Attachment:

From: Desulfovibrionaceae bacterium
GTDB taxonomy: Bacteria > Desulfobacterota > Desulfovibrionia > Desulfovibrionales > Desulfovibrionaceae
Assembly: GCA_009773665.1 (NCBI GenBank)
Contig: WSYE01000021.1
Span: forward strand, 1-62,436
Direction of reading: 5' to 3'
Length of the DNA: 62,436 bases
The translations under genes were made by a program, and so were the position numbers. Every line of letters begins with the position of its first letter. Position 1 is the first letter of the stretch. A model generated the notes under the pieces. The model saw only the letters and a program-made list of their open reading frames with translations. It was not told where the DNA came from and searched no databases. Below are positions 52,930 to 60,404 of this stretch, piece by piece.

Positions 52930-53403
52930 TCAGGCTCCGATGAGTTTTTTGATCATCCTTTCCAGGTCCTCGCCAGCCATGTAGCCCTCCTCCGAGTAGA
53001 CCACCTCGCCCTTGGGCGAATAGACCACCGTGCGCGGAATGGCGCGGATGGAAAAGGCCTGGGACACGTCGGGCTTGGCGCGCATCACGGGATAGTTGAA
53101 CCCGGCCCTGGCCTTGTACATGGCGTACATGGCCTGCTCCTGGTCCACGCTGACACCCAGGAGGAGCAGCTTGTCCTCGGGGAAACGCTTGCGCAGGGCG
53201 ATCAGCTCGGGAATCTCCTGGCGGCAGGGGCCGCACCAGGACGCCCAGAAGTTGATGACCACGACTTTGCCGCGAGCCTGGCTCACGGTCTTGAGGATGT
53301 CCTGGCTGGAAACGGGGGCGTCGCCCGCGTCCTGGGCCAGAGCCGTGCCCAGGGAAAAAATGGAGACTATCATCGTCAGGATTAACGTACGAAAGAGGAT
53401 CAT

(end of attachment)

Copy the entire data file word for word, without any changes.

From: Desulfovibrionaceae bacterium
GTDB taxonomy: Bacteria > Desulfobacterota > Desulfovibrionia > Desulfovibrionales > Desulfovibrionaceae
Assembly: GCA_009773665.1 (NCBI GenBank)
Contig: WSYE01000021.1
Span: forward strand, 1-62,436
Direction of reading: 5' to 3'
Length of the DNA: 62,436 bases
The translations under genes were made by a program, and so were the position numbers. Every line of letters begins with the position of its first letter. Position 1 is the first letter of the stretch. A model generated the notes under the pieces. The model saw only the letters and a program-made list of their open reading frames with translations. It was not told where the DNA came from and searched no databases. Below are positions 52,930 to 60,404 of this stretch, piece by piece.

Positions 52930-53403
52930 TCAGGCTCCGATGAGTTTTTTGATCATCCTTTCCAGGTCCTCGCCAGCCATGTAGCCCTCCTCCGAGTAGA
53001 CCACCTCGCCCTTGGGCGAATAGACCACCGTGCGCGGAATGGCGCGGATGGAAAAGGCCTGGGACACGTCGGGCTTGGCGCGCATCACGGGATAGTTGAA
53101 CCCGGCCCTGGCCTTGTACATGGCGTACATGGCCTGCTCCTGGTCCACGCTGACACCCAGGAGGAGCAGCTTGTCCTCGGGGAAACGCTTGCGCAGGGCG
53201 ATCAGCTCGGGAATCTCCTGGCGGCAGGGGCCGCACCAGGACGCCCAGAAGTTGATGACCACGACTTTGCCGCGAGCCTGGCTCACGGTCTTGAGGATGT
53301 CCTGGCTGGAAACGGGGGCGTCGCCCGCGTCCTGGGCCAGAGCCGTGCCCAGGGAAAAAATGGAGACTATCATCGTCAGGATTAACGTACGAAAGAGGAT
53401 CAT